Alexander’s part time band

Alexander Armstrong and His Band, Lyceum Theatre, Oct 12 2013
Alexander Armstrong and His Band, Lyceum Theatre, Oct 12 2013

As one half of a comedy double act, occasional straight actor and presenter of one of the most popular quizshows on television, Alexander Armstrong has long demonstrated his versatility.

But now he is showing yet another string to his bow by hitting the road as Alexander Armstrong and His Band singing a medley of jazz standards and rock classics.

This is not just a comedian yearning to be a rock star, though, because Armstrong is a trained baritone.

“A a boy I was a chorister and then a choral scholar at Cambridge but I steered away from that,” he says. “But I have kept up singing lessons and have continued to do it on the quiet, singing at friends’ weddings and there’s always been a music side to Armstrong and Miller.

“I also play the piano at home to the despair of my children,” adds the father of three, aged between three and six.

“The idea for this came out of a thing I did for Comic Relief, a live karaoke in the Cafe Paris, and the man who is our pianist was in the audience and came up to me afterwards and said, ‘you have to sing more’.”

This was the artist known as Harry the Piano who is the show’s musical director and put the band together. “We have a wonderful sax player, Simon Bates - no, not that one - Van Morrison’s drummer Jeff Lardner and Jools Holland’s bassist Dave Swift,” enthuses Armstrong.

In recognition that the audience is more likely to be comedy or Pointless fans than pure music aficianados there’s a fair bit of chat in between songs.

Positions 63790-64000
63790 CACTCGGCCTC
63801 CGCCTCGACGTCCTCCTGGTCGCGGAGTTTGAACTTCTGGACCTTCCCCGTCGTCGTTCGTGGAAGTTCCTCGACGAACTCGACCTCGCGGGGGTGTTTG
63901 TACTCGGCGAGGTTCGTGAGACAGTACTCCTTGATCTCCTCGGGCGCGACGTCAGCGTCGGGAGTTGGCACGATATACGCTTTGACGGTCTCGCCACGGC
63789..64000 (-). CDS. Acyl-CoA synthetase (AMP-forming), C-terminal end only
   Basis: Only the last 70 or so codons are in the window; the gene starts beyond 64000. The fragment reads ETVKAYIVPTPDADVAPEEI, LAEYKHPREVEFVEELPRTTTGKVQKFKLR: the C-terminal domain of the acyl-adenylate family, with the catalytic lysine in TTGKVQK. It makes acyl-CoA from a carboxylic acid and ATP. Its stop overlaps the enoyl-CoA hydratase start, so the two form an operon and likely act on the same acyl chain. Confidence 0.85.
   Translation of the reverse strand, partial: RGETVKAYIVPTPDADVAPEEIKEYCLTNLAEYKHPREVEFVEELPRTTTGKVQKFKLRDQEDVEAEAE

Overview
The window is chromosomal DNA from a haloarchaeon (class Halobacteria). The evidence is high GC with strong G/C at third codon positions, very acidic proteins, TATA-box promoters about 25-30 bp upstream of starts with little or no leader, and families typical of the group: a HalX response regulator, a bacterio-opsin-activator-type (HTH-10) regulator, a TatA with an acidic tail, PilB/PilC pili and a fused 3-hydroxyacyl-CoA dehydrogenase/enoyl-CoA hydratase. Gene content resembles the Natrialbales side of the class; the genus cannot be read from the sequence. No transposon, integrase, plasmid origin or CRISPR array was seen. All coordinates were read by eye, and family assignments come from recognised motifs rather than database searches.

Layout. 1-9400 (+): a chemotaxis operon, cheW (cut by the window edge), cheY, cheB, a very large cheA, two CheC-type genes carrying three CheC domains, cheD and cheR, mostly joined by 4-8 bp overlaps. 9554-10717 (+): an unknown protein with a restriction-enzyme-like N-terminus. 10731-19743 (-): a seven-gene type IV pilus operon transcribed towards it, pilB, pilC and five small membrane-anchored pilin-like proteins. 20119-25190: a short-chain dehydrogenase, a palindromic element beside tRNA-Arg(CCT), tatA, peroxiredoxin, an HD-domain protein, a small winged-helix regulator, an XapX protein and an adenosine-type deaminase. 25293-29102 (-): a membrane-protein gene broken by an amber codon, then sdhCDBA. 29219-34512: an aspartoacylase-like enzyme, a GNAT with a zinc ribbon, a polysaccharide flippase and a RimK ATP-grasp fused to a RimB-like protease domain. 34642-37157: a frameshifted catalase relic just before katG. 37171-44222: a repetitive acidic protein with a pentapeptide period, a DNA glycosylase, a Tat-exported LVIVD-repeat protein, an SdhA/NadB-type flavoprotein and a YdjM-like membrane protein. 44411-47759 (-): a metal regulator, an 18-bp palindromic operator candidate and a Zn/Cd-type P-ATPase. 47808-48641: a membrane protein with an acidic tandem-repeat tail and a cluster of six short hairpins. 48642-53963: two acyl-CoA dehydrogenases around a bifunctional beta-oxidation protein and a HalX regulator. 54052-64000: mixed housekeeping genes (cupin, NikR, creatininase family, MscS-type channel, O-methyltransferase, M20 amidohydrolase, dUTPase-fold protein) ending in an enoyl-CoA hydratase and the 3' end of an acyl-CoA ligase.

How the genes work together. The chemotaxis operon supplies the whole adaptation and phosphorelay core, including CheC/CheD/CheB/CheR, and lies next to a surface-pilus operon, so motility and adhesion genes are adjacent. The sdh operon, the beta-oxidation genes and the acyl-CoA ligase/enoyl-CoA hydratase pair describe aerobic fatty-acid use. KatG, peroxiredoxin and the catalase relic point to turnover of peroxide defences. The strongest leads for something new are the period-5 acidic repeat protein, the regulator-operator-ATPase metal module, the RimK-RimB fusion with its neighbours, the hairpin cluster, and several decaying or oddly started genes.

“As a show it’s much more honest and interactive than a comedy show which is inevitably tightly scripted,” he observes. “Funnily enough I am much less nervous than doing comedy, every evening takes its own path.”

Talking of which, are there future plans for more Armstrong and Miller TV comedy, now that Ben Miller is free of his Murder in Paradise commitments? “We have just delivered a pilot for a comedy drama and you never know quite what will happen but I hope it will be made,” he say.

The game show, Pointless, takes up four and a half months of Armstrong’s year. “Pointless is one of those extraordinary phenomena which appeals to all ages from grandparents to little children, even babies apparently because the noise of the column going doing is very soothing for them,” says the man whose easy charm and rapport with the nerdish Richard Osman is an essential part of its appeal to an average of 3.6 million people every day.

“When we started we thought we didn’t really look beyond those first 30 episodes which was rather casting a float on the water and had no idea it would become so successful,” says the host.

Alexander Armstrong and His Band are at the Lyceum Theatre on Saturday.